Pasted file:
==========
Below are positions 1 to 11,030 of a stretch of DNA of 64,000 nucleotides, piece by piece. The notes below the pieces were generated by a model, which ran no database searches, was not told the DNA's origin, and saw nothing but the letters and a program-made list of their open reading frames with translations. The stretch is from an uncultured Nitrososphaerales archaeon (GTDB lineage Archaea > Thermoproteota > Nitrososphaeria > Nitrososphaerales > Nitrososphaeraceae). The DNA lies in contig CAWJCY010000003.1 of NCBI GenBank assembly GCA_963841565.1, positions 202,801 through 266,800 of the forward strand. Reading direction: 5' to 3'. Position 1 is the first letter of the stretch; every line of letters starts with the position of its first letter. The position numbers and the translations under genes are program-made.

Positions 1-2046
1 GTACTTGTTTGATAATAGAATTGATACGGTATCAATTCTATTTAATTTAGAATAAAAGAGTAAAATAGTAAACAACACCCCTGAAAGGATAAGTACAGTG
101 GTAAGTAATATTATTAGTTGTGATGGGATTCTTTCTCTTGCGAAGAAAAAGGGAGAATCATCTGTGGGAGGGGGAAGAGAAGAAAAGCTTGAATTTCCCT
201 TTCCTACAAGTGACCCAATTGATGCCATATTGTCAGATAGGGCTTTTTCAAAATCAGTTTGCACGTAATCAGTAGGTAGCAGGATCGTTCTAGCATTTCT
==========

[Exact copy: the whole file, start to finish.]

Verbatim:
Below are positions 1 to 11,030 of a stretch of DNA of 64,000 nucleotides, piece by piece. The notes below the pieces were generated by a model, which ran no database searches, was not told the DNA's origin, and saw nothing but the letters and a program-made list of their open reading frames with translations. The stretch is from an uncultured Nitrososphaerales archaeon (GTDB lineage Archaea > Thermoproteota > Nitrososphaeria > Nitrososphaerales > Nitrososphaeraceae). The DNA lies in contig CAWJCY010000003.1 of NCBI GenBank assembly GCA_963841565.1, positions 202,801 through 266,800 of the forward strand. Reading direction: 5' to 3'. Position 1 is the first letter of the stretch; every line of letters starts with the position of its first letter. The position numbers and the translations under genes are program-made.

Positions 1-2046
1 GTACTTGTTTGATAATAGAATTGATACGGTATCAATTCTATTTAATTTAGAATAAAAGAGTAAAATAGTAAACAACACCCCTGAAAGGATAAGTACAGTG
101 GTAAGTAATATTATTAGTTGTGATGGGATTCTTTCTCTTGCGAAGAAAAAGGGAGAATCATCTGTGGGAGGGGGAAGAGAAGAAAAGCTTGAATTTCCCT
201 TTCCTACAAGTGACCCAATTGATGCCATATTGTCAGATAGGGCTTTTTCAAAATCAGTTTGCACGTAATCAGTAGGTAGCAGGATCGTTCTAGCATTTCT